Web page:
VG review: God of War II
“GOD OF WAR II”
Sony, for PlayStation 2
rated M for Mature (blood and gore, intense violence, nudity, sexual themes, strong language), $49.99.
The first “God of War” was a gloriously epic, incredibly ultraviolent game that set the standard for every fast-paced action game since. Which begs the question, what can you possibly do to top yourself for the inevitable sequel?
Well, how about this: You’re engaged in a battle in the city of Rhodes when the 200-plus-foot statue that guards the city — the Colossus of Rhodes — comes to life and starts chasing you around the city.
As you try to avoid the massive fists and feet of the murderous statue, you climb up the massive monstrosity, cut his eyes out, then climb inside his body. From there you climb upward, slowly draining it of its mystical energy with a magic sword that you got from Zeus.
That’s not the final boss battle of the game. That’s the first.
It just gets better from there. “God of War II” pulls off what must be the most impressive hat trick of 2007. It’s more epic, more over-the-top and more bloody than the previous game without ever coming off as crass or hackneyed.
The plot follows closely on the heels of its predecessor. Having defeated the war god Ares in the first game, the pasty, perpetually ticked off warrior Kratos is now an official member of the Greek pantheon. Of course, Zeus and the rest of the gods aren’t too happy about having a pretender to the throne on board, and quickly boot him out of Olympus.
After literally climbing out of Hell, Kratos teams up with Earth mother Gaia and the Titans to get his revenge on Zeus.
Along the way, he’ll have to battle legends like Theseus and Perseus, slay dangerous monsters like Minotaurs and the Medusa, and solve tricky puzzles by moving around large blocks of stone.
There’s little that’s actually new about “God of War II.” So the game feels more at times like “God of War 1.5” than “God of War II.”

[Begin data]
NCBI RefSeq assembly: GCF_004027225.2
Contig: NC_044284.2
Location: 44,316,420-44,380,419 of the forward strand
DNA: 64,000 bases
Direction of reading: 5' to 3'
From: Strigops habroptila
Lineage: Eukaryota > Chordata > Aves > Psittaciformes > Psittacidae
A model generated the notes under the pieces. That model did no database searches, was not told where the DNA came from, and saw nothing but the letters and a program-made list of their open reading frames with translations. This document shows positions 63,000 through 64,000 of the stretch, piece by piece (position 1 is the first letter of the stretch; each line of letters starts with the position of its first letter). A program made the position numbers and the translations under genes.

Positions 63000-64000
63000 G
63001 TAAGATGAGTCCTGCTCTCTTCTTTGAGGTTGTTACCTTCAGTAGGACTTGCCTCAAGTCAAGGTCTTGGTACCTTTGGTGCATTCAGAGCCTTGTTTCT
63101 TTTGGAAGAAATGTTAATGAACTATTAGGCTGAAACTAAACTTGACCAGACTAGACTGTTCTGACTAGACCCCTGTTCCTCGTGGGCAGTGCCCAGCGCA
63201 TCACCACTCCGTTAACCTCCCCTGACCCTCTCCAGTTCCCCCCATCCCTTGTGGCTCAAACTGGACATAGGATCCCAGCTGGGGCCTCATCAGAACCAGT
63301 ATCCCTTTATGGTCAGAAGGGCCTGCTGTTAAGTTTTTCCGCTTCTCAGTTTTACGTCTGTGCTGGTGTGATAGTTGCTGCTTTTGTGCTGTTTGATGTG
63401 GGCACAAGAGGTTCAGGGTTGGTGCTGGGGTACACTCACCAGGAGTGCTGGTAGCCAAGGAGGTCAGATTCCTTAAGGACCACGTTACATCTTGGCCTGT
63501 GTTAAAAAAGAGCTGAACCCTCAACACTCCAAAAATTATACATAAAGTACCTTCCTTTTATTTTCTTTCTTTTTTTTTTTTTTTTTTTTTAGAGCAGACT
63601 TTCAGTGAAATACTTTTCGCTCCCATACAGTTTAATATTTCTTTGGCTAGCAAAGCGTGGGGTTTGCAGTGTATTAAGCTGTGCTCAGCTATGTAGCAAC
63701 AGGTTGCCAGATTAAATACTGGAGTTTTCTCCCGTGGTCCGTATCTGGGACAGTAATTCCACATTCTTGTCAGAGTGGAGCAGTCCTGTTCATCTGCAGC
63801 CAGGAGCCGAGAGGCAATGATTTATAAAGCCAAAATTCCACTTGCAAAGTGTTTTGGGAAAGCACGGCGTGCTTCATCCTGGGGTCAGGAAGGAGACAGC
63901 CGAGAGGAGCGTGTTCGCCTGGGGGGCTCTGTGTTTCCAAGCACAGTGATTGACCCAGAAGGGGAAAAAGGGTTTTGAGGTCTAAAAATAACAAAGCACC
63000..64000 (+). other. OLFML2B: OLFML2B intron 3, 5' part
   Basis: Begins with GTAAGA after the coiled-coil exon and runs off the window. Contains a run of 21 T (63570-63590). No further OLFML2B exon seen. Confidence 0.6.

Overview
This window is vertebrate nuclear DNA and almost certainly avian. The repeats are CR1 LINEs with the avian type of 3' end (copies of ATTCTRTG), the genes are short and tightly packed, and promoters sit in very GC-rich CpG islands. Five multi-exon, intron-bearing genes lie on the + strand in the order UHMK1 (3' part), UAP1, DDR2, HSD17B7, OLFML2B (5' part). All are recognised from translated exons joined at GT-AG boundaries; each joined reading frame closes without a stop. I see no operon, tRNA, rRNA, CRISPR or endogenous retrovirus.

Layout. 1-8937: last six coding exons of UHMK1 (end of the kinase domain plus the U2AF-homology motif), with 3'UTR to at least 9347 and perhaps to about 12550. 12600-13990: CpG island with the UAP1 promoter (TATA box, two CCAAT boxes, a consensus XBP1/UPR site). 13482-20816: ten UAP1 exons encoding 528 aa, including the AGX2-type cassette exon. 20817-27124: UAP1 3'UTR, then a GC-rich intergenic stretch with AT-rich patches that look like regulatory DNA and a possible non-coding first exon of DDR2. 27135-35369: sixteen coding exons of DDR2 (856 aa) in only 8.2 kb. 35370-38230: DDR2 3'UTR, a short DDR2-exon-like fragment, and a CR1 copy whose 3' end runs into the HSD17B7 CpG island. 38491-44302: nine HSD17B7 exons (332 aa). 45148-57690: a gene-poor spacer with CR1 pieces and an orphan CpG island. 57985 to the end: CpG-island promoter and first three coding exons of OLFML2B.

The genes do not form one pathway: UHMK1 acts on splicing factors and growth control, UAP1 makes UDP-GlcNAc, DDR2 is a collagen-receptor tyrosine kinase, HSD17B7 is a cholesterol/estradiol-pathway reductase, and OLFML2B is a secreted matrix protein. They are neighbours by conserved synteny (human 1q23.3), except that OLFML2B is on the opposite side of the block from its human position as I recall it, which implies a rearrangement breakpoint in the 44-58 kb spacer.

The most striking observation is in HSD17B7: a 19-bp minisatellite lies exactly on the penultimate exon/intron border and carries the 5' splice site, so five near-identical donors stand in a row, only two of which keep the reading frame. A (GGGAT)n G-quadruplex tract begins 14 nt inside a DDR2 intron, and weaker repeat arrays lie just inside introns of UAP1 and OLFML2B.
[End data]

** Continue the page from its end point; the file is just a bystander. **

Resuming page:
But if the basic hack and slash, button-mashing gameplay hasn’t been altered much, the sense of scale and drama has. Whether riding a flaming winged Pegasus, battling ice giants or running across giant chains in order to awaken a team of horses the size of Manhattan, Kratos is the ultimate stoner metal hero. Didn’t Ronnie James Dio write a song about this guy?
There also is an extraordinarily high level of violence in this game. Blood seems to spew from just about every orifice, and special, button-timed sequences seem designed to focus on creating as gruesome a kill as possible.
I didn’t really mind the gore, because it’s pretty clear that you’re attacking fantastical monsters and not, you know, real people. Still, consider yourself warned.
In fact, it seems silly to criticize the game on those merits because one of its goals is obviously to be as grandiose, as bombastic as possible, even in its violence. It works. Rather than seem ridiculous or gross, it’s a glorious invocation to the wonders of gaming.
While other games see fit to play things safe and stick to well-worn paths, “God of War II” goes for broke and succeeds beyond expectations. It makes you wonder what they’ll dream up for the next sequel.
Copyright The Patriot-News, 2007
Labels: video games